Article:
Legislation under consideration at the Minnesota Capitol would penalize cities and counties that protect unauthorized immigrants.
The bill requires a reduction in state aid to cities and counties equal to the amount spent for legal services to help unauthorized immigrants fight deportations.
The House Property Tax and Local Government Finance Division held a hearing Wednesday on the bill. It remains in play for possible inclusion in a larger bill. There is no companion bill in the Minnesota Senate.
Rep. Steve Drazkowski, R-Mazeppa, said his bill would also penalize sanctuary cities. Aid payments would stop if a city is “certified” though its policies or ordinances as a sanctuary city by state or federal officials.
“If you want to become a sanctuary city and have policies and tell your employees that you can’t ask immigration status or whatever, whatever you want to do, go ahead and do it,” Drazkowski said. “But the citizens of Steele County are not going to be forced to pay for Hennepin County’s decision to do so.”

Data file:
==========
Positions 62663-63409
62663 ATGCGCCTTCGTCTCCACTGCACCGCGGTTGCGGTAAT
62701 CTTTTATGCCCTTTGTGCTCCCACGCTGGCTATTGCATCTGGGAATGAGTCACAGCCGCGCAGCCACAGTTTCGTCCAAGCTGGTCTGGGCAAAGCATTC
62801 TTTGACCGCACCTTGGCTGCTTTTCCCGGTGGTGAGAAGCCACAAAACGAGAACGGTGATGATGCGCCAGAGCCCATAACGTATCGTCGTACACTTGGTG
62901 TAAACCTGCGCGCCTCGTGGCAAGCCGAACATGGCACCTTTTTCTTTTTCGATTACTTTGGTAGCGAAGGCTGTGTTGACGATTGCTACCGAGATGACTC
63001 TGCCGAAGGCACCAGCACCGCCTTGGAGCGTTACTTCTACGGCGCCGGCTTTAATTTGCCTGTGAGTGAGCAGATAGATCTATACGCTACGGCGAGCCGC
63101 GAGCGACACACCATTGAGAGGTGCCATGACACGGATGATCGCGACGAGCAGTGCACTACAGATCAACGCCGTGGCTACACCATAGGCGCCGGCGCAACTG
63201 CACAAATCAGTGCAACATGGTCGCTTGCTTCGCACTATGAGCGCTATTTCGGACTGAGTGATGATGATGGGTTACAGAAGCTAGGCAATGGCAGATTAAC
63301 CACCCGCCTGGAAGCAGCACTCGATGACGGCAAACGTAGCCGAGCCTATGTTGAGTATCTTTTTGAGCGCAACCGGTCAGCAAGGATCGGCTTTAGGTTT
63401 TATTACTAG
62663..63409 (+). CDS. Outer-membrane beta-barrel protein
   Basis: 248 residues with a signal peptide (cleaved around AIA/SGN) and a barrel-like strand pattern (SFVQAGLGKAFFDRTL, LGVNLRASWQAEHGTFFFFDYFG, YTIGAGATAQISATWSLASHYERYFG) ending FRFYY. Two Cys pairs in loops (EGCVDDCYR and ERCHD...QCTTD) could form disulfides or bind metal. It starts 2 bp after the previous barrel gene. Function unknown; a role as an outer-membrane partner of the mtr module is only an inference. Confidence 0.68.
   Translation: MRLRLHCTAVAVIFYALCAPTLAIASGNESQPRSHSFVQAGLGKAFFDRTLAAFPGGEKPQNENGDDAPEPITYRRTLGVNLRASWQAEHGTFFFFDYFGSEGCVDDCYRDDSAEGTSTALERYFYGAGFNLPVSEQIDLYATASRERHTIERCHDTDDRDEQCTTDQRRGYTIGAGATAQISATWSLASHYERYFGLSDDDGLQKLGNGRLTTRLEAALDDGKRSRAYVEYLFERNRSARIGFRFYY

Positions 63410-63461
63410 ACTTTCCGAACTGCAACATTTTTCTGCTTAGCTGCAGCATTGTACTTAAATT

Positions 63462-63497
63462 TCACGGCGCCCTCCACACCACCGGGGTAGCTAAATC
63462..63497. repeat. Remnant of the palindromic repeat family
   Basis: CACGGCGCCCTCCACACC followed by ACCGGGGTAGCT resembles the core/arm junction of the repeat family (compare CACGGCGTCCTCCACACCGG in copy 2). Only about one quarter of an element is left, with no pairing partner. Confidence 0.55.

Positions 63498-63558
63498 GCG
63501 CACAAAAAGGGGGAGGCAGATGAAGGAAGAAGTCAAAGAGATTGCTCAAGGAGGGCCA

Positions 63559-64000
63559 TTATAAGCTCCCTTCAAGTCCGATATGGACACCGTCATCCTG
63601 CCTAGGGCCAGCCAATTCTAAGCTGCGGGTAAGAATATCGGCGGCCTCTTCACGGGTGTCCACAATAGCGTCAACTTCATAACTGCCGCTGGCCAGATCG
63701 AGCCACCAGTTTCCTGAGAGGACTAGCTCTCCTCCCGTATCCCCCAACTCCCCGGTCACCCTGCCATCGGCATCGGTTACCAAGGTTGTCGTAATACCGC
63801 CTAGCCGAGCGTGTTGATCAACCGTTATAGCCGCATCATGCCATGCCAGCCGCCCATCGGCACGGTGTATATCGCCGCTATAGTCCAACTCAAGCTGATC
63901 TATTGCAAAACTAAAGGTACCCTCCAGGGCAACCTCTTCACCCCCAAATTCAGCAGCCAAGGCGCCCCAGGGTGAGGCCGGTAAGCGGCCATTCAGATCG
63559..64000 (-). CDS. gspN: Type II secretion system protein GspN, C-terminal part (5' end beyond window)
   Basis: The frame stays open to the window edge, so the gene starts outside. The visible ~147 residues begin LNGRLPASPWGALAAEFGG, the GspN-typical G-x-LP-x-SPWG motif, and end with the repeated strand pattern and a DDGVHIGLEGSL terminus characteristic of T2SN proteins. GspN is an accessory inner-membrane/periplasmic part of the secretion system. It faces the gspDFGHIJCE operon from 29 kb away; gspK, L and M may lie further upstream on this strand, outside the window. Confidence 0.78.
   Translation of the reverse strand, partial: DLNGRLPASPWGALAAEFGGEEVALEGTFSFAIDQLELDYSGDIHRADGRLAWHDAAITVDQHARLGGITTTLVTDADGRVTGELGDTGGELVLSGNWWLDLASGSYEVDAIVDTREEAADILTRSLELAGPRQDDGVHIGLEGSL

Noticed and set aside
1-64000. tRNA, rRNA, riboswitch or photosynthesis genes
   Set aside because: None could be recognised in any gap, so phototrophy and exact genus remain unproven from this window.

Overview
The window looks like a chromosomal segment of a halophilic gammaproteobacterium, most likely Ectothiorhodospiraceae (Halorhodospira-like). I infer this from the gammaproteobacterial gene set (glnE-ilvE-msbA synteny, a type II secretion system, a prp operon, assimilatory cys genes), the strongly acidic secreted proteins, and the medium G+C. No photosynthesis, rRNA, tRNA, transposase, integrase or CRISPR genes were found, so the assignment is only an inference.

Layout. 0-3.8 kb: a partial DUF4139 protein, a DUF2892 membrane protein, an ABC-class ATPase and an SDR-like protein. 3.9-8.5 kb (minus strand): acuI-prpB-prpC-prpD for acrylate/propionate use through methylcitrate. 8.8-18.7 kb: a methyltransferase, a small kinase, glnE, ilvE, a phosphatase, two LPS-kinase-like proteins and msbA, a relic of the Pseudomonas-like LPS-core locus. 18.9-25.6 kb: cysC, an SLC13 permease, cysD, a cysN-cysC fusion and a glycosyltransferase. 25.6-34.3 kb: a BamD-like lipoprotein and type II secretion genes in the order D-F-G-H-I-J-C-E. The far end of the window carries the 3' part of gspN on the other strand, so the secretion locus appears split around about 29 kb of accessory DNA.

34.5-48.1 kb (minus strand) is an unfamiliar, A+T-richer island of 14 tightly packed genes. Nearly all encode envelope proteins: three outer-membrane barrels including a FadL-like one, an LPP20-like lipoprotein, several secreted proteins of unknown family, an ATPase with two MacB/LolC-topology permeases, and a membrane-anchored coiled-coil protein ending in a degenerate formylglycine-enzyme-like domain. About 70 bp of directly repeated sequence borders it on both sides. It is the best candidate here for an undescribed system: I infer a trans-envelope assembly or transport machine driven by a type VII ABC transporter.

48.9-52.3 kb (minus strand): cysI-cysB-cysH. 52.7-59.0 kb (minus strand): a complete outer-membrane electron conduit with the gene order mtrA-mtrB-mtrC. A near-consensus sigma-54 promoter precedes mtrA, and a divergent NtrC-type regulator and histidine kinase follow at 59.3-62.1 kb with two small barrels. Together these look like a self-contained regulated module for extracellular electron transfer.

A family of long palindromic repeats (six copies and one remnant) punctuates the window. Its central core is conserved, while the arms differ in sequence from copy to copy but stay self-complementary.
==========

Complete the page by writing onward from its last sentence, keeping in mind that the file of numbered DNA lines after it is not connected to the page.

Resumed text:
Opponents did not raise the issue of which counties generate the most in state tax revenue, but a June 2014 report by nonpartisan House Research showed the seven metro counties of Anoka, Carver, Dakota, Hennepin, Ramsey, Scott and Washington generate considerably more tax revenue than the other 80 counties combined.
Several people spoke against the bill.
Matt Hilgart, government policy analyst with the Association of Minnesota Counties, warned that the bill would create an “adversarial relationship” and punish counties that “don’t behave according to how a senator or representative may want.”
Hennepin County Commissioner Marion Greene said the proposal is an intrusion into local decision making.
“It jeopardizes our efforts to ensure our residents receive due process in our efforts to keep families whole and safe,” Greene said.